Waiting for this acceptance letter was hell. Not just because they were doing rolling admissions and my class is the largest in Ithaca's history, not just because I was afraid they might run out of space for me, but because I was so, so scared that all of my scrambling around with paperwork and putting all my excitement into my application wouldn't be enough.

I was terrified that this would just be one more thing that I worked really hard for, that I did everything I could for, just to have someone turn around and tell me, yet again, that I wasn't good enough.

Rejection hurts. It's something we all know very, very well in the writing world. It hurts like hell, but we have to get used to it anyway. We have to build up a thick skin and wave off the persistent stinging of those 'no' emails. For me, it isn't necessarily the rejection that packs a punch, but the accumulation of rejections. I've collected quite the impressive resume of rejections, and while I wouldn't dream of giving up on writing or pursuing a publishing career because of it, there are days when the weight of all those 'no's is just too much.

Let me tell you, it is amazing to add a 'yes' to that pile. It is wonderful to see the words "I am pleased to tell you..." in your inbox. It is beyond wonderful when something you have dreamed of for years turns into something that is actually going to happen. I can start planning now, not just dreaming.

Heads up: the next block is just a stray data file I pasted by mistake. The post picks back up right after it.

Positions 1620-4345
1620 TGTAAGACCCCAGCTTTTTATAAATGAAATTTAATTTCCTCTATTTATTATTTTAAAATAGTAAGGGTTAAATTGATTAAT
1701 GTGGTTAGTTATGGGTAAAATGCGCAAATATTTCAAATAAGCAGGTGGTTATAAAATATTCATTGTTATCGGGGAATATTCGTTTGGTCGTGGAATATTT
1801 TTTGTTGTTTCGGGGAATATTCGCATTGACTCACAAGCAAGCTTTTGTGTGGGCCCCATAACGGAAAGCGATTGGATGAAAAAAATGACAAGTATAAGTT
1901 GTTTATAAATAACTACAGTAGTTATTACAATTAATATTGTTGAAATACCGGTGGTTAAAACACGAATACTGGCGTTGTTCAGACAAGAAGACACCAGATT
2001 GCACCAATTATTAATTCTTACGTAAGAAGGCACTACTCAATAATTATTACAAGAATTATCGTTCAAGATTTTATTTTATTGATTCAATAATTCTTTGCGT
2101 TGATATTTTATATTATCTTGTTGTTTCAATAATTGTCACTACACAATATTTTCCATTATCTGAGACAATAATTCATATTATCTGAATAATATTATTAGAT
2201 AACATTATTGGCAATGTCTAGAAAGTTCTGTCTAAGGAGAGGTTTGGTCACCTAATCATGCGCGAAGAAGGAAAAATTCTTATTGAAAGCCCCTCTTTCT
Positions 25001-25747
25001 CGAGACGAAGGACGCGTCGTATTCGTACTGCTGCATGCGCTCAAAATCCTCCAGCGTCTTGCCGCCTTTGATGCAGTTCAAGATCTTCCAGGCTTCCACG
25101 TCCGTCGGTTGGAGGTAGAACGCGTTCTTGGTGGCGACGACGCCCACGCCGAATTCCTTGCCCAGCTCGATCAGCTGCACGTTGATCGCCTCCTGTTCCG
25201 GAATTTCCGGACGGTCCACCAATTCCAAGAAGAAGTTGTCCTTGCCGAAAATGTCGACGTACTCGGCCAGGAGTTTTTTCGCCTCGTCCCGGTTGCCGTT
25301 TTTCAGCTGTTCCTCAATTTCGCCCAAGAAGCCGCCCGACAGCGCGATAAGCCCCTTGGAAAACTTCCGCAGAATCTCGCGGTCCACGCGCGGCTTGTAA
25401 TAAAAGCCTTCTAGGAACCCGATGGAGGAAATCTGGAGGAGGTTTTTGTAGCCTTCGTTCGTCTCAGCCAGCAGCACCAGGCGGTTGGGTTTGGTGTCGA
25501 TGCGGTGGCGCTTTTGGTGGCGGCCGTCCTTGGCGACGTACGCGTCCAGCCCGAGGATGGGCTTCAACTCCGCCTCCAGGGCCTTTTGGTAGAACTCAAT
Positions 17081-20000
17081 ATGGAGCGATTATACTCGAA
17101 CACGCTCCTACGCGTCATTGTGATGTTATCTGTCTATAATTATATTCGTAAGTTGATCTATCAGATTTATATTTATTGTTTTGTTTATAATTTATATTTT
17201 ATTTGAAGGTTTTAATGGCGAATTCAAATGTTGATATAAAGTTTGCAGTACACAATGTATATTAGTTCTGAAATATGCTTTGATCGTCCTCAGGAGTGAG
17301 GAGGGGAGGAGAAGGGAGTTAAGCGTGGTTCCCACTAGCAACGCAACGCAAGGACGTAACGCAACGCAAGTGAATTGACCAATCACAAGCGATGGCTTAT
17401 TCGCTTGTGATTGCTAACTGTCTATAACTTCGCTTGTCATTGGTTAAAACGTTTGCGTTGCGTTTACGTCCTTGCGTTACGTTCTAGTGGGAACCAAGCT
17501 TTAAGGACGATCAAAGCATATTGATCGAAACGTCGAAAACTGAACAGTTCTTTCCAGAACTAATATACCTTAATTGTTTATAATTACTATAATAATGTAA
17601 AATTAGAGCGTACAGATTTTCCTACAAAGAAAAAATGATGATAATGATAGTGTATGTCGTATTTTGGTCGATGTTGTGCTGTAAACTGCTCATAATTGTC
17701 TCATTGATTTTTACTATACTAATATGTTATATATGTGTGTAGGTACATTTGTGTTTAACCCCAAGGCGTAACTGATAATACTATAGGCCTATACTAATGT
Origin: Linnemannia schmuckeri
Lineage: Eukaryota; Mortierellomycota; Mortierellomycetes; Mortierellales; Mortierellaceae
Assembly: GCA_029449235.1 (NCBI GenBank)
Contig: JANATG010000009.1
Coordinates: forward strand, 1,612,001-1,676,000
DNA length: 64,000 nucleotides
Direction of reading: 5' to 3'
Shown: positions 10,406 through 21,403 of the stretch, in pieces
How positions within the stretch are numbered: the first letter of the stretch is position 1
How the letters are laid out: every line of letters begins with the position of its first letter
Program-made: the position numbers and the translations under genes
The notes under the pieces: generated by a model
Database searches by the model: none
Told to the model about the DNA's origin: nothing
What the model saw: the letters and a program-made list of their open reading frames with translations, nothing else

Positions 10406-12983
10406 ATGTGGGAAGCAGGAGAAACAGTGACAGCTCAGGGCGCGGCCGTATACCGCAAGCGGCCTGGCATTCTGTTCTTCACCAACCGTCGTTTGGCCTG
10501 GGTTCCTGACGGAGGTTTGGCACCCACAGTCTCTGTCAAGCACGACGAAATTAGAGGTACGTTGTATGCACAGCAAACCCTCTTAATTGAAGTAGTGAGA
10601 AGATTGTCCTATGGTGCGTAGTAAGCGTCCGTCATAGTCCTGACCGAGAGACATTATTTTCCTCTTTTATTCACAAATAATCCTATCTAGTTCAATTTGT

And that one 'yes'? It is worth swimming through the pile of 'no's.

Tuesday, September 13, 2011

When to Give Yourself a Break

You might have noticed that after my last post, which was about sitting down in your chair and just banging out the words, I unexpectedly vanished for a week. Sorry about that. I'll try not to do it again.

Today's post, however, is on the opposite topic from last week's - there are times when we just need to let it go and relax and not panic about wordcounts, and I think it's important to recognize them.

Obviously, if you have a deadline hanging over your head - whether that deadline was issued by a teacher or by someone in the publishing industry - you had best get that stuff written, polished, and handed in. But I think we are incredibly hard on ourselves. Of course, we have to be, in some respects, but a lot of times I think writers are very unwilling to let themselves take breaks.

Writing is very often a matter of finding the time when there are only a set amount of hours in the day and twelve hundred things to accomplish. Whether you're squeezing your writing time in around homework, your day job, taking care of your kids, or some combination thereof, it's really hard. And it is important to squeeze in that time, because if we are serious about this, then there are some sacrifices we have to make in order to put writing in our top priority section.